According to Simmons, the route left Wingate and went to the Puerco Basin, with a stagecoach station in the ghost town Cabezon (where Peter Fonda filmed his wonderful 1971 Western The Hired Hand).
Between Cabezon and Wingate there was the El Dado Stage Station, southwest of Mount Taylor. Simmons visited the site in the early 1970s. According to Simmons, the station was first called La Jara, but earned a new name because of the station keeper. The keeper also ran a saloon, where he would make customers “roll dice, double or nothing, for their drinks.” The dice were loaded, so the place became “Loaded Dice” or El Dado, Spanish for “The Dice.”
The stories might be fun, but the drive is long and remote till reaching the Jemez Mountains. Simmons says the route crossed the Rio Grande at Peña Blanca and wound up at the Santa Fe Plaza.
While in Santa Fe, visit the New Mexico History Museum and Palace of the Governors before getting your fill of Spanish culture, all types of art and great food.
At least this road trip’s a little more comfortable than it was when, as Schnebly said, “Passengers could make the trip from Prescott to Santa Fe in four days on this stage line, a distance of 507 miles, including bumps, groans and bruises.”
The Star Line folded in 1882, perhaps because of a fraud case that went to court. Or maybe because nobody could find the blasted stagecoach stations.
Places to visit
Sharlot Hall Museum, Prescott, AZ; Smoki Museum, Prescott, AZ; Phippen Museum of Western Art, Prescott, AZ; Fort Verde State Historic Park, Camp Verde, AZ; Richardson’s Trading Company, Gallup, NM; El Morro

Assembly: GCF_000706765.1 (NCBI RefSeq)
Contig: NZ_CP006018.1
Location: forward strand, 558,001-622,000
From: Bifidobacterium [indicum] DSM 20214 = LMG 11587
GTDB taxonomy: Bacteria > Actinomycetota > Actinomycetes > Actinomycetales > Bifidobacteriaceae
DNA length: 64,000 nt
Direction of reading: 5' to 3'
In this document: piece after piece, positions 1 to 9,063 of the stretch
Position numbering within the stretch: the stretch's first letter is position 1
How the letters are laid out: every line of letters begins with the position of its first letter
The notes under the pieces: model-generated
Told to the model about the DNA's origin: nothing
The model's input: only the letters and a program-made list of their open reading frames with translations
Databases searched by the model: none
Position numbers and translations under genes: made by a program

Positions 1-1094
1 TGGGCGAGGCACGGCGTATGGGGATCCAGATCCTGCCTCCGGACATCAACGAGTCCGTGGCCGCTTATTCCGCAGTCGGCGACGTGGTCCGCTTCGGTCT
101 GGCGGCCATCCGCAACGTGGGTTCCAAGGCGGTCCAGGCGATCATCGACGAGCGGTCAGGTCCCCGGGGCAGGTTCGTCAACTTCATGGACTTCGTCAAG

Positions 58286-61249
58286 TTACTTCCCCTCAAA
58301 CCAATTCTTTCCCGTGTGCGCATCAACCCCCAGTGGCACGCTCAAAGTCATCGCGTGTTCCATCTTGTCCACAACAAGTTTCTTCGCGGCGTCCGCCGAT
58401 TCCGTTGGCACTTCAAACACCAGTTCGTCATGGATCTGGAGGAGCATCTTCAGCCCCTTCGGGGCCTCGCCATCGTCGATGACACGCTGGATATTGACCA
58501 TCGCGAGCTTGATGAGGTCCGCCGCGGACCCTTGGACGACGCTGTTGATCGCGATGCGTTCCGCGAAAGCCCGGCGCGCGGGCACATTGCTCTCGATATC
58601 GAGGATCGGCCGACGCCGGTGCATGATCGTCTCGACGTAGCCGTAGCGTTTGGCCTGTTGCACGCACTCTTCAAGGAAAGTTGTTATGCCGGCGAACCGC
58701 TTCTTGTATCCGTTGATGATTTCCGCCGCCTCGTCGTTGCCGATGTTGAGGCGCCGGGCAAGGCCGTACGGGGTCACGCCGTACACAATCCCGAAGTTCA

National Monument, Ramah, NM; New Mexico History Museum, Santa Fe, NM
Good eats and sleeps
Good Grub: The Palace Restaurant and Saloon, Prescott, AZ; Bistro St. Michael, Prescott, AZ; Joe & Aggie’s Café, Holbrook, AZ; Mesa Italian Restaurant, Holbrook, AZ; Tecolote Café, Santa Fe, NM
Good Lodging: Grand Highland Hotel, Prescott, AZ; La Posada Hotel, Winslow, AZ; El Rancho Hotel, Gallup, NM; La Fonda on the Plaza, Santa Fe, NM
RV Parks & Campgrounds
Point of Rocks RV Campground, 3025 N State Route 89, Prescott, AZ, (928) 445-9018, PointOfRocksRVCampground.com; Fairgrounds RV Park, 10443 Highway 89A,
Prescott Valley, AZ, (928) 227-3310, FairGroundsRVPark.com; USA RV Park, 2925 West Highway 66, Gallup, NM (505)-863-5021, USARVPark.com; Santa Fe Skies RV Resort,
14 Browncastle Ranch, Santa Fe, NM, (877)-565-0451, SantaFeSkiesRVPark.com
Books, films, & tv
Good books: Roadside History of Arizona by Marshall Trimble; Prescott’s Original Whiskey Row by Bradley G. Courtney; Stagecoach West by Ralph Moody; New Mexico by Marc Simmons
Films & tv: Stagecoach (United Artists, 1939); Rawhide (20th Century-Fox, 1951); The Hired Hand (Universal, 1971); Junior Bonner (ABC, 1972)
Johnny D. Boggs likes stagecoach movies, but not the two remakes of 1939’s Stagecoach so much.